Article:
In 1855, Authorities at Fort Yuma had heard rumors about a young white woman living with the Mohaves. They sent Francisco, a member of the nearby Quechan tribe, to the Mohave village with a message from the federal government of the United States. The post commander was asking them to either return her or explain why she would choose not to return. The Mohaves first refused to respond, and then sequestered Olive to keep her out of sight. Next, they tried denying she was white. When this didn’t work, they began to weigh their affection for Olive against their fear of reprisal by the U.S. government, which had threatened (via Francisco) to destroy the tribe if Olive was not handed over.
Francisco, as the middleman, was concerned for his neighboring tribe’s safety—and possibly his own—and persisted in his attempts. The negotiations were lengthy and included Olive herself at some points. As she was quoted in one later account of her ordeal:
“I found that they had told Francisco that I was not an American, that I was from a race of people much like the Indians, living away from the setting sun. They had painted my face, and feet, and hands of a dun, dingy color, unlike that of any race I ever saw. This they told me they did to deceive Francisco; and that I must not talk to him in English. They told me to talk to him in another language, and to tell him that I was not an American. They then waited to hear the result, expecting to hear my gibberish nonsense, and to witness the convincing effect upon Francisco. But I spoke to him in broken English, and told him the truth, and also what they had enjoined me to do. He started from his seat in a perfect rage, vowing that he would be imposed upon no longer.”
Some of the Mohaves were furious with Olive for disobeying orders and went as far as to suggest that she should be killed as punishment. But her foster family opposed the idea, and Francisco and the Mohaves eventually hammered out an offer: Olive would be ransomed back to the U.S. government in exchange for a horse and some blankets and beads. Olive’s adoptive sister, 17-year-old Topeka, would join her on the trek to ensure the goods were handed over.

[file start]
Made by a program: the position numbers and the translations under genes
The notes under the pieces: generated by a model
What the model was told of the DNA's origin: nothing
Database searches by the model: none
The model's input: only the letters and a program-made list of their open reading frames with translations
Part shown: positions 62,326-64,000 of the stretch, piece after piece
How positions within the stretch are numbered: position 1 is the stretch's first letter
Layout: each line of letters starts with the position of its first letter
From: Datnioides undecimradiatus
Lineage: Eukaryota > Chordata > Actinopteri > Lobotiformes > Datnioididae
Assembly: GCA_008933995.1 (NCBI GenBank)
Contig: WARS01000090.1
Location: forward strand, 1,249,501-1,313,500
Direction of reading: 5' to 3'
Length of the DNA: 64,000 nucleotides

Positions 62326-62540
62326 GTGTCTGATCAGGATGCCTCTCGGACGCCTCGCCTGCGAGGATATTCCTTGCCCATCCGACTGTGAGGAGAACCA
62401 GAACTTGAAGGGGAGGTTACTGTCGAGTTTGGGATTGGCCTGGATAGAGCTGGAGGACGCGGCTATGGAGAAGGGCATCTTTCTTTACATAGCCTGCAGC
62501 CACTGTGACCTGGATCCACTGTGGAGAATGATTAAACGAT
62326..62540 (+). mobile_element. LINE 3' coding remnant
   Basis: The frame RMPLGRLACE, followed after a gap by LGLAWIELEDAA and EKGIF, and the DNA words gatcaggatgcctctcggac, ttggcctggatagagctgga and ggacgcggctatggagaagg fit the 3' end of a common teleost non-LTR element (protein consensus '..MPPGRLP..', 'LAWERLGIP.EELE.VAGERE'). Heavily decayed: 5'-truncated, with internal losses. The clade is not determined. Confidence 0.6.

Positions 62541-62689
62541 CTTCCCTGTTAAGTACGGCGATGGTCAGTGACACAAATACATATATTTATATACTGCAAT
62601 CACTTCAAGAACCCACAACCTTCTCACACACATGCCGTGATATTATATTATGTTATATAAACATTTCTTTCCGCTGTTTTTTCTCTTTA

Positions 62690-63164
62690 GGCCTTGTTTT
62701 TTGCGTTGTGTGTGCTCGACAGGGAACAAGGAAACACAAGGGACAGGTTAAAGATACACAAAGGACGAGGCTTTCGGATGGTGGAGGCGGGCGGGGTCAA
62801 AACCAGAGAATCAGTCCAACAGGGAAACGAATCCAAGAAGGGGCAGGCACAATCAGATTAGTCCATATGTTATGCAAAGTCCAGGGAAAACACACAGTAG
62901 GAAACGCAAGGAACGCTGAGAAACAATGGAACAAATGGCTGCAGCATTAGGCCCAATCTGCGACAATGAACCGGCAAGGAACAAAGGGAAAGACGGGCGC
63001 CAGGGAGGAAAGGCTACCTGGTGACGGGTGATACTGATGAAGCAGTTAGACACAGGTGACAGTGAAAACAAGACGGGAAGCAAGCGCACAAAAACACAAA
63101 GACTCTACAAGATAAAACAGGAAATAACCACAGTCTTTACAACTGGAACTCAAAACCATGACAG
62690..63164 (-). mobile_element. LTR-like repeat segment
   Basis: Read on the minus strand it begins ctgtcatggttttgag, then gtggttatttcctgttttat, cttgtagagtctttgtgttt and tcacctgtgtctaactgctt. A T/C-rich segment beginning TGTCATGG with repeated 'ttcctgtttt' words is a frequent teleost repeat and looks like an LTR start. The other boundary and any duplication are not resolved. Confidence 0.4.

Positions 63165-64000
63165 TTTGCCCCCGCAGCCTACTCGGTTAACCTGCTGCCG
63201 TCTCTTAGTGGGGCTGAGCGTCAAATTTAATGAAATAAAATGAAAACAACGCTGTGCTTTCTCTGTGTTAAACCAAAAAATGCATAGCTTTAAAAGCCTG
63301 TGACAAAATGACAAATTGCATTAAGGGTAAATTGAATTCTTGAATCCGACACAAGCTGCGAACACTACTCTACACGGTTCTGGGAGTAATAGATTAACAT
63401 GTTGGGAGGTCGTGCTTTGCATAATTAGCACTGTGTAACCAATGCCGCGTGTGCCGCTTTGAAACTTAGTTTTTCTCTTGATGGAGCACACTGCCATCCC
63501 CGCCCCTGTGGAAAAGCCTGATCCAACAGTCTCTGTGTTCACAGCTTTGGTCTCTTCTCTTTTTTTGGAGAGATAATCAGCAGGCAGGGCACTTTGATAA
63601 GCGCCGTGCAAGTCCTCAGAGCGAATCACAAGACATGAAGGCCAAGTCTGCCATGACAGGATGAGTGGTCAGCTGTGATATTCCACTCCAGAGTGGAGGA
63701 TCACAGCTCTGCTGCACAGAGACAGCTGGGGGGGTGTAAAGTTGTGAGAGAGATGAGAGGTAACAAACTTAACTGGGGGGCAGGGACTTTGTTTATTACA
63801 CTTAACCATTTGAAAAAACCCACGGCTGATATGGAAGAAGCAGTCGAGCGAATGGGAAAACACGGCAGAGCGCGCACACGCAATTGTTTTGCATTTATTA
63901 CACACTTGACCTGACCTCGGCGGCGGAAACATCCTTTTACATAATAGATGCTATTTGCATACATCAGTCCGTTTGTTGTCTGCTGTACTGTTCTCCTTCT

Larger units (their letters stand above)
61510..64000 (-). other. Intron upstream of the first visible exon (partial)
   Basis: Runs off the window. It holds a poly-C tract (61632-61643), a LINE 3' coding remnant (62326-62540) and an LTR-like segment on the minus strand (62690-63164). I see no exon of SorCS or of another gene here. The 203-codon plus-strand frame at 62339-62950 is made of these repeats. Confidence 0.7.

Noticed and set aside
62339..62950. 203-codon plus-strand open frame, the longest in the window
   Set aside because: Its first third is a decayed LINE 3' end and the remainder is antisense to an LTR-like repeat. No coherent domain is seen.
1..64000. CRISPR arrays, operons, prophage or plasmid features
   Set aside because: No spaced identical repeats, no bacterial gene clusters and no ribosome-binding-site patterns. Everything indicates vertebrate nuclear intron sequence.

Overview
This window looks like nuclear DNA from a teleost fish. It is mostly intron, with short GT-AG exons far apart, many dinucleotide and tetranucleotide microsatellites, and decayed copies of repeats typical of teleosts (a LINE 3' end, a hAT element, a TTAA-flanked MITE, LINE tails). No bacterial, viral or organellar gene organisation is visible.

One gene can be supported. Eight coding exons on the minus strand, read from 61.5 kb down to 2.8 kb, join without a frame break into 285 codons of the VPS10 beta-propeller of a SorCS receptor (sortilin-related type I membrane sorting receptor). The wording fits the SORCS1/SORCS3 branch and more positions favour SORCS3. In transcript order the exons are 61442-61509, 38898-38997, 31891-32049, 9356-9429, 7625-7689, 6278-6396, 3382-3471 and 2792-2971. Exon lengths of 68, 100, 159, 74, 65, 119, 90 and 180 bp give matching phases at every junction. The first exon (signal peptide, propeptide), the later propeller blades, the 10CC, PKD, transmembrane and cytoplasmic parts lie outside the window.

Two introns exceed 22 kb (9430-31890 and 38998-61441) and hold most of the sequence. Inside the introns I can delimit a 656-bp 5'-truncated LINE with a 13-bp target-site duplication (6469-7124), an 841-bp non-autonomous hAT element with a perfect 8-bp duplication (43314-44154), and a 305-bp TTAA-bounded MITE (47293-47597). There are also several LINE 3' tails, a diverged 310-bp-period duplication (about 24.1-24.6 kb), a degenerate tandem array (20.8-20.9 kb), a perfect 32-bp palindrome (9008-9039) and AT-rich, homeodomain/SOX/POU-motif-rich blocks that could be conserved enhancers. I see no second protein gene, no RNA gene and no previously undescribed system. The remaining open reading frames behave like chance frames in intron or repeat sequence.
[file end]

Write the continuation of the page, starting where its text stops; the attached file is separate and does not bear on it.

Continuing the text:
The journey to Fort Yuma took 20 days, and the party arrived there on February 22, 1856. When she was approached by the fort’s commander, Olive cried into her hands. Before she was permitted to enter the fort, she was loaned a Western-style dress by an officer’s wife, as she and Topeka arrived wearing only traditional Mohave skirts, with their chests bare. She was also made to wash her painted face as well as her hair, which was dyed with the black sap of a mesquite tree. When asked her given name, she said it was “Olivino,” and told the commander that she was 11 when abducted by the Yavapai, not 14, among other incorrect details. Once she was cleaned up, Olive was received by a cheering crowd.
By the time Olive was sent to Fort Yuma, five years had passed since the murder of most of the Oatman family and the girls’ initial capture. She was soon informed that her brother, Lorenzo, had also survived the massacre; they met soon after, with newspapers across the western U.S. reporting the event as headline news.
There’s more to Olive Oatman’s story, as she eventually married John Brant Fairchild and lived in Sherman, Texas. However, the marks on her face affected her the rest of her life. She was a troubled, insecure woman who often tried to hide her markings, and even refused to leave her home. However, she did take part on a lecture circuit to tell of her life with the Yavapais. Her story seemed to have been altered over time and at times, she gave incorrect facts of people and events.
~~*~~*~~Sources for further reading:
Handbook of Texas On-Line
True West Magazine
Wild West History
Hell on Wheels Handbook-AMC.com
“The Blue Tattoo by Margot Mifflin
Celia Yeary…Romance, and a little bit of Texas